I Stayed in the Closet So I Could Benefit from Straight Privilege
I've known I was a lesbian since I was a kid, but I didn't fully come out of the closet until I was 22.
Before coming out as a lesbian, I dated both women and men. At various points, I identified as heterosexual, while at others, bisexual. In truth, I wasn't confused. I knew I wasn't straight. I knew I wasn't bisexual. So why didn't I just speak honestly and identify myself as a lesbian? Because I knew something else, which in some ways terrified me more than actually being a lesbian: I was terrified of losing my straight privilege.
Growing up, my mother's biggest hope for me was that I would find a husband. My mother, a traditionally feminine and beautiful woman, spent a lot of time dating and courting men. Some of my earliest memories of her involve her applying makeup and combing her hair in front of the vanity in her bedroom. I remember, distinctly, the excitement I felt when she let my stubby, child fingers fiddle with the clasps of her necklaces. I felt like I was being given a secret look into what it meant to be a woman.
When I started middle school, my mother allowed me to apply my own makeup; I scoured fashion magazines and tutorials for tips on applying mascara and how to determine exactly which shade of red lipstick flattered my skin tone. These same magazines taught me not above self-love and acceptance, but about how to obtain the ultimate goal: the love of a boyfriend, or better yet, multiple boyfriends. The language, images, and messages were clear and noninclusive: heteronormativity is good, and anything else doesn't deserve acknowledgment.
Personality wise, I was shy -- even a bit forlorn -- but that didn't stop my teachers and my mother's friends from teasing me about being boy crazy.
“Watch out for her when she starts dating,” they would advise my grandmother, who smiled in return. Like many other 12-year-old girls, I was assigned (and told) a sexual orientation before I had ever even kissed a boy (or a girl) on the mouth. I wrote my name and my crush's name, Michelle, in a heart in the corner of my notebooks. When teachers saw this, they were encouraging of our friendship -– it's great that Marissa and Michelle are the very best of friends, they would write on notes and evaluations sent home, the two of them are just inseparable!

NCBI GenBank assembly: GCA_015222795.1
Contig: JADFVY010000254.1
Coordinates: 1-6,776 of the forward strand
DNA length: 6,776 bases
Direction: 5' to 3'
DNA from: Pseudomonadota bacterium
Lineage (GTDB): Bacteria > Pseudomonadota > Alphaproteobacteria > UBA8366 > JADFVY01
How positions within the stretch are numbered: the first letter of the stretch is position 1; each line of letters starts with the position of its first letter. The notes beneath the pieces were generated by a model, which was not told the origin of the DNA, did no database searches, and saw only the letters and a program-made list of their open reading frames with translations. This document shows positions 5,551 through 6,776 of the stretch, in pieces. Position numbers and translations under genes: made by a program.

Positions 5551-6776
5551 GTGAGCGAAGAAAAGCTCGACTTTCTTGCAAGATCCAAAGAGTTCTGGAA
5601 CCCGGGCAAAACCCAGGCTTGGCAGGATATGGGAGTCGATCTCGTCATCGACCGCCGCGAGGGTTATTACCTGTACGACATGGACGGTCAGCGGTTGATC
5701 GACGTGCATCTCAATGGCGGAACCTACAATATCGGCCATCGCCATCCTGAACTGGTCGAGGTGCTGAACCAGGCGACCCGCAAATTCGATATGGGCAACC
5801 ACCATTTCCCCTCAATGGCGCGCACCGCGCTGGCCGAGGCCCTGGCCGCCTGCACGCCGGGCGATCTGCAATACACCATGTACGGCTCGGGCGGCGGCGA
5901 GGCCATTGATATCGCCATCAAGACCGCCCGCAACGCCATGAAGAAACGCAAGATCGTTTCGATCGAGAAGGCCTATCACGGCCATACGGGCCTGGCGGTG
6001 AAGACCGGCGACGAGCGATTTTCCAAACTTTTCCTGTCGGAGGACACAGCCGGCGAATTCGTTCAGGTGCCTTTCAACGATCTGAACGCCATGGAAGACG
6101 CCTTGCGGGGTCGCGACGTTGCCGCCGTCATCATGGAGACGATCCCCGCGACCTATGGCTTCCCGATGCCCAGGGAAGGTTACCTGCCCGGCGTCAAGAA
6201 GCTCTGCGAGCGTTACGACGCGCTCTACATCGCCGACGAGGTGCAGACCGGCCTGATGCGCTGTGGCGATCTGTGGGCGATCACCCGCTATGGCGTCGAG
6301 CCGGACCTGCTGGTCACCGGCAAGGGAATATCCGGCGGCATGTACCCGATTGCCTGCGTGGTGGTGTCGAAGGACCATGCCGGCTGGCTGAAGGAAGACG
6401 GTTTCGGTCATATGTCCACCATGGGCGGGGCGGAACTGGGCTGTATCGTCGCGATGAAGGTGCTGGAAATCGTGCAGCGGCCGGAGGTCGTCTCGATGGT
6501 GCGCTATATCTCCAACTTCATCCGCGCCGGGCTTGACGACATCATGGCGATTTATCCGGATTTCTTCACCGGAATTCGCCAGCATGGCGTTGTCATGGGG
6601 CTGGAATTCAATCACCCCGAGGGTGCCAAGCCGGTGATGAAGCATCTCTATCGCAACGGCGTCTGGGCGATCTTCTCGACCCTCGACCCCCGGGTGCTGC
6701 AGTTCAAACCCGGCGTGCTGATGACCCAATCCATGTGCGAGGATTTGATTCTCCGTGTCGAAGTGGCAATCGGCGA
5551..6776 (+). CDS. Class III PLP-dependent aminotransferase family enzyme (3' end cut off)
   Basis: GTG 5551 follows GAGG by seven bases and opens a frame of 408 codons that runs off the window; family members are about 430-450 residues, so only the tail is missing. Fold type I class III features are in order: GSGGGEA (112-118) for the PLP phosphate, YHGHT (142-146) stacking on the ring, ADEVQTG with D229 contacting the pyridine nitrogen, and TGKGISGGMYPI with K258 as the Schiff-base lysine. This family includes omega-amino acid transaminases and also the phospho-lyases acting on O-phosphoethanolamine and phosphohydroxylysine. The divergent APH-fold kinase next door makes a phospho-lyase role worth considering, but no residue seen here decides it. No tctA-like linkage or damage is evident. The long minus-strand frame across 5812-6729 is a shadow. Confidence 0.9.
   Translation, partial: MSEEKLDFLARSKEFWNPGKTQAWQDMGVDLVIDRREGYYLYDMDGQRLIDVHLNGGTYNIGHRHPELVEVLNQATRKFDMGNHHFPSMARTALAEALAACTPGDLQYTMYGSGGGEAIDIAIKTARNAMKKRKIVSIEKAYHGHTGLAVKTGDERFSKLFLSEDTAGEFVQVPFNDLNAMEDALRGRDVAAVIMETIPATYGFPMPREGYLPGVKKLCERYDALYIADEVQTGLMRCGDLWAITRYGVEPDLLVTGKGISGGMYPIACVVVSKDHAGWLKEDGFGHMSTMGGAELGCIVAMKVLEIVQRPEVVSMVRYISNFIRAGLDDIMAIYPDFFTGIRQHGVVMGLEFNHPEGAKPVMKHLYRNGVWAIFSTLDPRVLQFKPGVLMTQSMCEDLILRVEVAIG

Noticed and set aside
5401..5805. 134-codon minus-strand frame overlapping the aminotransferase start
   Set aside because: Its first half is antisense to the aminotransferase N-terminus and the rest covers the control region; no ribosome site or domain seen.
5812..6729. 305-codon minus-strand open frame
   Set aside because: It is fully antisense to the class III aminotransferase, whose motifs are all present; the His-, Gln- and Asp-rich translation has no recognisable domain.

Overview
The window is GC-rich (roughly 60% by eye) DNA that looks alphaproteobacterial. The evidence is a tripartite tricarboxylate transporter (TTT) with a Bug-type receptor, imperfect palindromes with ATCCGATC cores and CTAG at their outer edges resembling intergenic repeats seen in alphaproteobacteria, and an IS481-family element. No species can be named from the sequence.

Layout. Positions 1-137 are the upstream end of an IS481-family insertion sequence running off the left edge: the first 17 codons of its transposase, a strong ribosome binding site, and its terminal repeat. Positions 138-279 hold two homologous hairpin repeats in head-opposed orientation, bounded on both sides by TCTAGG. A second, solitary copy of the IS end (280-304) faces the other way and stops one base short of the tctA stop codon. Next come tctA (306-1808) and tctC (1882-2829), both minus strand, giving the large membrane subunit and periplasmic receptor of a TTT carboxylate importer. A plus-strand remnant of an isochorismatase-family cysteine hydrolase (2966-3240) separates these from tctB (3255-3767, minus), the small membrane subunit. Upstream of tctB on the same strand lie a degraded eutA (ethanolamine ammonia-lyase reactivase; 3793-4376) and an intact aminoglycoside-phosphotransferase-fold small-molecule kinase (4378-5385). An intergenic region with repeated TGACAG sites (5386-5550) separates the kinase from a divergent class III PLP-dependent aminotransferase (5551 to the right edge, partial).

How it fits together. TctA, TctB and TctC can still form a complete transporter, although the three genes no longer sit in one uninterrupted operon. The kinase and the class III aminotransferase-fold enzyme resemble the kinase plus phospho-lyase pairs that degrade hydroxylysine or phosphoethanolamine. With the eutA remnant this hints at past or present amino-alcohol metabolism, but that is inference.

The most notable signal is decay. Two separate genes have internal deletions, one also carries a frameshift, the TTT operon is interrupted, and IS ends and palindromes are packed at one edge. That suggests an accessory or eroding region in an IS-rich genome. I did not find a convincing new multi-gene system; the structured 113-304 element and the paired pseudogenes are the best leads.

Years later, when Michelle was my date for senior prom, people described us as “liberal” and “nonconformist” -- but for the wrong reasons. Classmates, teachers, our own families, told themselves (and told us) we were going as friends, two independent and academic girls who didn't need to muddy up their futures with boys. No one entertained the notion that it was a date. In the predominately heterosexual world into which I was born and raised, the possibility of my being a lesbian crossed no one's mind.
In retrospect, I've spent a lot of time wondering why I didn't come out as a lesbian as sooner. Coming out earlier had the potential to do a lot of good: I wouldn't have wasted my time dating men and men wouldn't have wasted their time dating me, to start.
More importantly, I would have lived my youth and adolescence more genuinely and openly –- I would have known, explored, and accepted myself a lot earlier, and that self-knowledge and acceptance would have opened the door to let other people know and accept the real me, too. But there are negatives to coming out of the closet, and sometimes it takes a long time for the cobwebs and dust to disintegrate entirely.
I didn't want to frustrate and disappoint my mother. I didn't want my female friends to think I had crushes on them and I didn't want boys to ask me questions about my sex life. I didn't know what words like “queer” and “pansexual” and “gender non-conforming” meant and I was equal parts intrigued and intimidated by the LGBTQ community. But the worry that stayed with me the longest was the one that I am most ashamed of: I didn't want to lose the benefits of my straight privilege.
Straight privilege is rooted in perception more so than in reality, which is something I learned throughout high school and college. If I was walking down the street with a boy, people assumed he was my boyfriend, if they thought of us at all. When I went to dinner with a boy, the waitstaff put the check on the table and angled it toward him. It didn't actually matter if I was dating the boy or not –- people naturally assumed that we were an item because we were a relatively young, gender-conforming male and female.